Iron is an essential mineral that contributes to many important physiologic
functions in the body. Much of the iron in the body is attached to hemoglobin
molecules in red blood cells, thereby delivering oxygen to all of the tissues.
Extra iron is stored in the liver, bone marrow, spleen, and muscles.
Significant deficiency in iron leads to anemia. The most common symptoms of
anemia are weakness and fatigue. Pregnant women, young women during their
reproductive years, and children tend to be at the highest risk of becoming
deficient in iron. Anemia may be mild, moderate, or severe and may be caused by
significant and/or prolonged blood loss such as that from a bleeding ulcer,
menstruation, severe trauma, surgery, or a malignant tumor. It can also be
caused by an iron-poor diet, inefficient absorption of dietary iron, pregnancy,
and the rapid growth that takes place during infancy, early childhood, and
On the other hand, excessive iron in the body can lead to a condition known
as hemochromatosis, which can cause diabetes, liver damage, and discoloration of
Anemia: The most important use of iron supplements is to treat anemia caused
by iron deficiency. This treatment is directed and supervised by a health care
provider, who may first search for the underlying reason for the low levels of
Exercise Capacity Low levels of iron can lead to diminished
exercise capacity, whether anemia is present or not. Therefore, if your iron
stores are low (as measured by your doctor), iron supplements (for example, in a
multivitamin or iron supplement) may improve endurance during aerobic
Attention-Deficit Hyperactivity Disorder (ADHD) Symptoms of
iron deficiency (including decreased attention, arousal, and social
responsiveness) are similar to symptoms of ADHD. There is little scientific
evidence, however, that iron supplementation in those who are deficient improves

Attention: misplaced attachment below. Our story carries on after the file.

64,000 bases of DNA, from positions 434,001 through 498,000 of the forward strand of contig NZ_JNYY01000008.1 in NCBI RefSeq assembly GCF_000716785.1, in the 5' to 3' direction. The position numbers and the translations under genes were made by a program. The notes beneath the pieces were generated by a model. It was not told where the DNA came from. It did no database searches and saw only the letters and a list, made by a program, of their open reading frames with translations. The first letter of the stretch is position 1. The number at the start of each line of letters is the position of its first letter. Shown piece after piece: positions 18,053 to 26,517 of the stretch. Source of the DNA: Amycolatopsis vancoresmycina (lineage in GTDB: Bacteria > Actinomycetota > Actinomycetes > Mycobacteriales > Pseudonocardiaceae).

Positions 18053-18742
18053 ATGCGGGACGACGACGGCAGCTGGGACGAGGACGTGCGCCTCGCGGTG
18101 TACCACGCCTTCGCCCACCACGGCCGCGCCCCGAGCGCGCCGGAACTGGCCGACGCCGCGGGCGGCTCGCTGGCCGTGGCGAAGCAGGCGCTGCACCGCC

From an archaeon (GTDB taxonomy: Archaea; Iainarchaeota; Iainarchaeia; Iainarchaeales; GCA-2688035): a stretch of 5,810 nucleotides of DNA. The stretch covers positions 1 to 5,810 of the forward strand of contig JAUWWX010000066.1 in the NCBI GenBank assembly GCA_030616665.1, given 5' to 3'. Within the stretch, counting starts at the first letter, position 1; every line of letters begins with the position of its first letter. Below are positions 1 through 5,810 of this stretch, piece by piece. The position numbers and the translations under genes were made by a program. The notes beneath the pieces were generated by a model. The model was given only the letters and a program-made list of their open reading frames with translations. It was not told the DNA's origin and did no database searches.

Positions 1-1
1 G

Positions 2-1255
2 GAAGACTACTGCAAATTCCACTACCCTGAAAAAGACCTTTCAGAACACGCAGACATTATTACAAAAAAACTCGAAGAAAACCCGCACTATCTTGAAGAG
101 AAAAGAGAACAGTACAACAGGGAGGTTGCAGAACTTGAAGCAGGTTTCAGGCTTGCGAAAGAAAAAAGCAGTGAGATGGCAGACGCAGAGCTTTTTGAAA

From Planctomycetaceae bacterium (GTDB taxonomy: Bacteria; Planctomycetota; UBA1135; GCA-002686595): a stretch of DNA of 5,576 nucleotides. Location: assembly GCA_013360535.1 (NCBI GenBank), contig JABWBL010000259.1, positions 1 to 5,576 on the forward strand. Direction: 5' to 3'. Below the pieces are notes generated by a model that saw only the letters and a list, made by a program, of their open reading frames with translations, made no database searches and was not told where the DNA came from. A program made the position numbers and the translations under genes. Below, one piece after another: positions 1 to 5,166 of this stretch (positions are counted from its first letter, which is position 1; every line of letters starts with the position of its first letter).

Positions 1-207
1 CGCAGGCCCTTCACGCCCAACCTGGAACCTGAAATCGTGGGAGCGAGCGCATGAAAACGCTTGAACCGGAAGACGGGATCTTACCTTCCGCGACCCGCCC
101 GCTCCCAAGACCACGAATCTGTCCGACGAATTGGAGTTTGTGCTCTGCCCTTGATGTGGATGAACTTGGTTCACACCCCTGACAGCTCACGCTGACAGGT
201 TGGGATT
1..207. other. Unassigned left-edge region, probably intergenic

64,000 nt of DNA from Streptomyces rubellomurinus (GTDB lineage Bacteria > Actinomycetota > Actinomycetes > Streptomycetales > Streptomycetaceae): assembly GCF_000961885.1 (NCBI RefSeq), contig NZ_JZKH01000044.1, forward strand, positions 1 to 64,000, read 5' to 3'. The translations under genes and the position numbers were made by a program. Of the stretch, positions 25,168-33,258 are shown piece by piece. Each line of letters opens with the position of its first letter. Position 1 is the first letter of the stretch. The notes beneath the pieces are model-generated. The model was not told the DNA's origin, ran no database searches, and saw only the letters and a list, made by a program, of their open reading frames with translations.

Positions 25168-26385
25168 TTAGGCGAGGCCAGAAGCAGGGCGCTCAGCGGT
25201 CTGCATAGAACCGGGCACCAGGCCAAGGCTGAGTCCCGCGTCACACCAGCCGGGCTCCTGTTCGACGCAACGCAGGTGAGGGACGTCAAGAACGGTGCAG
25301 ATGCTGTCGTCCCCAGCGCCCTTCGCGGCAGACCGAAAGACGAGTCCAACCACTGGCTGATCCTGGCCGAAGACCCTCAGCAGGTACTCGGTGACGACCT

behavior in children with ADHD. Since iron can be toxic in children who are not
deficient, there is little justification for its supplementation as a treatment
for ADHD in children with normal levels of this mineral. If iron levels are low,
a healthcare provider can determine whether replacement is needed.
Cough associated with ACE inhibitor use
One preliminary study suggested that iron supplementation may soothe and even
prevent cough associated with a class of medications known as
angiotensin-converting enzyme (ACE) inhibitors (such as enalapril, captopril,
and lisinopril). ACE inhibitors are medications commonly used to treat high
blood pressure and heart failure, but dry cough is a side effect that leads many
people to discontinue their use. Despite this encouraging information, it is
premature to conclude that taking iron with ACE inhibitors to reduce dry cough
is safe or effective.
Plus, it is important to note that taking ACE inhibitors at the same time as
iron may diminish the absorption of this nutrient. Therefore, if used together,
the two should be taken at least two hours apart. Also, iron is associated with
some risk for heart disease. For this reason, it should not be used by
individuals with high blood pressure or heart failure without the consent and
supervision of a physician.
The best dietary sources of iron are liver and other organ meats, lean red